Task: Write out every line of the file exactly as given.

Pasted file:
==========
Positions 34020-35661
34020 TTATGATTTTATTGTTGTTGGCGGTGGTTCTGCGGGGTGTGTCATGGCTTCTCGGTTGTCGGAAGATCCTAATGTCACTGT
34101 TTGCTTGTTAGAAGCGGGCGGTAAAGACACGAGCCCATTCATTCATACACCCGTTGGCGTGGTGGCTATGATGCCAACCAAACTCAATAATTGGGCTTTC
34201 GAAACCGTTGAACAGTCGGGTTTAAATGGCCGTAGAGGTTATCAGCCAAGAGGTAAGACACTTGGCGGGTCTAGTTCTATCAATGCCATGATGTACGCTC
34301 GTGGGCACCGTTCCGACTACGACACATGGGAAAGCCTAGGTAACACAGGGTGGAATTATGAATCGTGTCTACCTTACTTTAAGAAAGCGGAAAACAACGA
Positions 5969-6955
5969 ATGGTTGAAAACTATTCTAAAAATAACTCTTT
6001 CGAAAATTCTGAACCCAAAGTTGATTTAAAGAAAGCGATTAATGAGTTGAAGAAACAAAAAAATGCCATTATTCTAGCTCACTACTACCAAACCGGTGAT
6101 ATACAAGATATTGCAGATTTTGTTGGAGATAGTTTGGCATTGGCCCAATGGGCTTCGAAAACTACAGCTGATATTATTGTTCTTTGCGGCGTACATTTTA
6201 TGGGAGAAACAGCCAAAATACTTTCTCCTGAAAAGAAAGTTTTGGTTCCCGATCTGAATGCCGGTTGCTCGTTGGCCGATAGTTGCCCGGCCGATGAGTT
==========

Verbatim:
Positions 34020-35661
34020 TTATGATTTTATTGTTGTTGGCGGTGGTTCTGCGGGGTGTGTCATGGCTTCTCGGTTGTCGGAAGATCCTAATGTCACTGT
34101 TTGCTTGTTAGAAGCGGGCGGTAAAGACACGAGCCCATTCATTCATACACCCGTTGGCGTGGTGGCTATGATGCCAACCAAACTCAATAATTGGGCTTTC
34201 GAAACCGTTGAACAGTCGGGTTTAAATGGCCGTAGAGGTTATCAGCCAAGAGGTAAGACACTTGGCGGGTCTAGTTCTATCAATGCCATGATGTACGCTC
34301 GTGGGCACCGTTCCGACTACGACACATGGGAAAGCCTAGGTAACACAGGGTGGAATTATGAATCGTGTCTACCTTACTTTAAGAAAGCGGAAAACAACGA
Positions 5969-6955
5969 ATGGTTGAAAACTATTCTAAAAATAACTCTTT
6001 CGAAAATTCTGAACCCAAAGTTGATTTAAAGAAAGCGATTAATGAGTTGAAGAAACAAAAAAATGCCATTATTCTAGCTCACTACTACCAAACCGGTGAT
6101 ATACAAGATATTGCAGATTTTGTTGGAGATAGTTTGGCATTGGCCCAATGGGCTTCGAAAACTACAGCTGATATTATTGTTCTTTGCGGCGTACATTTTA
6201 TGGGAGAAACAGCCAAAATACTTTCTCCTGAAAAGAAAGTTTTGGTTCCCGATCTGAATGCCGGTTGCTCGTTGGCCGATAGTTGCCCGGCCGATGAGTT